A widely known false notion in reference to Gray property managers and real estate agents is that these careers are more or less alike. But on the contrary, in essence, a property manager’s role is very different from that of a real estate agent. Even though it is true that both professions are similarly tied to the housing market, there are far more differences than similarities. Perceiving these dissimilarities can help rental property owners be aware of who to call supposing professional expertise is wanted.
By definition, a real estate agent is someone who lists and sells properties for their owners. Indeed, while many real estate agents specialize in helping buyers find and purchase investment real estate, the agent’s role is still oriented toward the sales transaction. The work of a real estate agent rests entirely upon the recent housing market. It is ordinary for real estate agents to find their business (and income) moving up and down as market conditions change. In a number of cases, real estate agents may help watch out for tenants for a rental property, though their involvement with the tenant and the property owner typically breaks off when the lease is signed.
A property manager, in contrast, aims at helping property owners manage their rental properties. Even though each property manager will render different services, the majority will oftentimes work on behalf of a property owner to handle property maintenance and repair, tenant screenings, collecting rent payments, and so on. Unlike a real estate agent, a property manager is a contractual role in which they are paid for their ongoing management services. Property management is additionally much less likely to be badly affected by a slump in the housing market. In actuality, property managers may perceive their workload increase on market downturns as more property owners focus on renting as an alternative to selling at a loss.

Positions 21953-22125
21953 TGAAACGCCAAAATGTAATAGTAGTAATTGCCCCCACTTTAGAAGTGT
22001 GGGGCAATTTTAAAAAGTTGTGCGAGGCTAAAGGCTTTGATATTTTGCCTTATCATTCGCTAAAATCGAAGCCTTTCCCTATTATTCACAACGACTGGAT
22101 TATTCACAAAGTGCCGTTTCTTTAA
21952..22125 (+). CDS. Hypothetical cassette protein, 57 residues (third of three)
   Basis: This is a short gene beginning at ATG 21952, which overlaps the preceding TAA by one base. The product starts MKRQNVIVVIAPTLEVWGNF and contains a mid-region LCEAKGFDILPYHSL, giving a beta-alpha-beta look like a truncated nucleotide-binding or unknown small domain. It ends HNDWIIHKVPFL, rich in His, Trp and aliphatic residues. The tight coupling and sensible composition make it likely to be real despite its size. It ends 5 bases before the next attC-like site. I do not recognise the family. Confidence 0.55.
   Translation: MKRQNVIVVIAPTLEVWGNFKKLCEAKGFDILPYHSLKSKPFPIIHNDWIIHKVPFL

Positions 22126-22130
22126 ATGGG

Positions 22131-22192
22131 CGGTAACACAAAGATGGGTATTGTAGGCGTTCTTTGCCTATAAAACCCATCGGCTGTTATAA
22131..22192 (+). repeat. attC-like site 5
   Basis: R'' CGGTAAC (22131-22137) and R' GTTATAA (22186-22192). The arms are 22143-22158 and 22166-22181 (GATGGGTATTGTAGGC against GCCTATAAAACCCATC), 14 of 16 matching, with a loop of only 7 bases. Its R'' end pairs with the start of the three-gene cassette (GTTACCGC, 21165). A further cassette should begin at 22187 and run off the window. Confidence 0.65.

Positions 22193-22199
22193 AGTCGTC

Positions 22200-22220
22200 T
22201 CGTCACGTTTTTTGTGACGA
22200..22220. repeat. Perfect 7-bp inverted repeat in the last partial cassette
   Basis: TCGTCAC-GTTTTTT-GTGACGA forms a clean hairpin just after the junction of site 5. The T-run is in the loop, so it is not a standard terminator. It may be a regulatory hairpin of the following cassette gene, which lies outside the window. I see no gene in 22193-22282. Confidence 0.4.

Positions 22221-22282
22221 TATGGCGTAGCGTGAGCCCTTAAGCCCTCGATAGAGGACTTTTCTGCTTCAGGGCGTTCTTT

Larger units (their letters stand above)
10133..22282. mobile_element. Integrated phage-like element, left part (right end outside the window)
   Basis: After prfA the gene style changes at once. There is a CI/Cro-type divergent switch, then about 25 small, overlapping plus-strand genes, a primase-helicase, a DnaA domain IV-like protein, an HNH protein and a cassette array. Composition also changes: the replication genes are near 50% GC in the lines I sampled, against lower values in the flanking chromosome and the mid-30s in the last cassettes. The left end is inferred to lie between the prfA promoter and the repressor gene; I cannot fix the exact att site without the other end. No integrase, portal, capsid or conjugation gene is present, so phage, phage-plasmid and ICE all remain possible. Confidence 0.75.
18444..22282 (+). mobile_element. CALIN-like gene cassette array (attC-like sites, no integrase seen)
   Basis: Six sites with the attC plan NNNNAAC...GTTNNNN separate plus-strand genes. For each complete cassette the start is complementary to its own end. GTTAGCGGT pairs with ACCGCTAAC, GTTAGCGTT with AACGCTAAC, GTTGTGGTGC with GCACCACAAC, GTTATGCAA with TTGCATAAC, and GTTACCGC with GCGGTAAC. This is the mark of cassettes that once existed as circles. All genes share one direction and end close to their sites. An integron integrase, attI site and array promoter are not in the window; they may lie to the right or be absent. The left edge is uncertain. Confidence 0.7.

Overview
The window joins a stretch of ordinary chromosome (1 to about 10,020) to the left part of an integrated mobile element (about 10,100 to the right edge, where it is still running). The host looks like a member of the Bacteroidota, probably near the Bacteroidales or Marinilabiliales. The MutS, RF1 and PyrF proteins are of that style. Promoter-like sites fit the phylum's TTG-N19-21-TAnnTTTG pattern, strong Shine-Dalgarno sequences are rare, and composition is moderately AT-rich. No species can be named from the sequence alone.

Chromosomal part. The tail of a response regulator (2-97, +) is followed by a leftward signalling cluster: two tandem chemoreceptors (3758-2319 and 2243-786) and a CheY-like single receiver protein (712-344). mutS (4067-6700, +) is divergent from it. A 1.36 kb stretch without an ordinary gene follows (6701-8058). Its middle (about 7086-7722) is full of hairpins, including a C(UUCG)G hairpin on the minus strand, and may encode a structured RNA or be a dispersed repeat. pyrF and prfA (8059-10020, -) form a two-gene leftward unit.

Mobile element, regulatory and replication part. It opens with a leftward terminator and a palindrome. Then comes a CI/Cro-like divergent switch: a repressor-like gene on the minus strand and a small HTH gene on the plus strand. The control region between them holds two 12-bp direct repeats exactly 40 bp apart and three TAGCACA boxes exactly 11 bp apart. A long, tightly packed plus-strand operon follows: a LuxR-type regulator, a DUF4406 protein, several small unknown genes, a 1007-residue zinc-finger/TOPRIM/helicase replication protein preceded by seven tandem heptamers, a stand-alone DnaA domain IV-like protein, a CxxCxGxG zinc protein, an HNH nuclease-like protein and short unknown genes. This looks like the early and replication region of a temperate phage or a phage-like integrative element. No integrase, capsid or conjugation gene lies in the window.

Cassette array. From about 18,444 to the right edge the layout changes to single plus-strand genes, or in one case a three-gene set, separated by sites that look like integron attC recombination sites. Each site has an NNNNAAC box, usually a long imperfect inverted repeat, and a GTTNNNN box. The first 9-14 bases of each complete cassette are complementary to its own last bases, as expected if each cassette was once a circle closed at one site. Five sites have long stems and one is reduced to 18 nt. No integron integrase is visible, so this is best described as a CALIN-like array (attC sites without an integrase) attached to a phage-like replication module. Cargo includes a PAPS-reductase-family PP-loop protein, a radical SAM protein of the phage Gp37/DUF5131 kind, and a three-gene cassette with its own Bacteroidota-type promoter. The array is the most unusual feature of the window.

What Property Managers Do (And Real Estate Agents Don’t)
Beyond the general differences between a real estate agent and a property manager, there are other things that thriving property managers bring off that real estate agents (and even other property managers) don’t. For instance, conceding that a real estate agent and most property managers will advertise a rental property to find new tenants, not all of them will cautiously screen those tenants for any red flags. Immediately when a tenant has been screened, an excellent property manager will start establishing rapport with the tenant by building open communication and forthrightly explaining the lease documents. An appropriate property manager will equally schedule and perform regular maintenance on a property and take charge of emergency repairs and tenant complaints.
Less common but certainly effective services that various property managers give involve helping property owners analyze the local market, set an accurate rental rate, and offer advice on how to maximize a property’s earning potential including your property’s resale value. They can moreover help you look for and compare additional rental properties, some of which possibly may not even be on the market yet. These are not general services among numerous property managers; usually, only the best in the business will work conscientiously with rental property owners to properly help you not just manage property but grow a thriving investment business.
The Value of a Great Property Manager
Contained in the nation’s top property management companies is Real Property Management. This is because of the fact that we provide a full range of services that rental property owners and investors actually need to fulfill their financial goals and dreams. Many of our clients perceive that the value of the services we offer far surpasses the cost, especially, on the account that our experts will effectively assist you in setting an accurate rental rate and keep costs down by employing our preferred home services vendors. These are not things that you will be able to get just anywhere.
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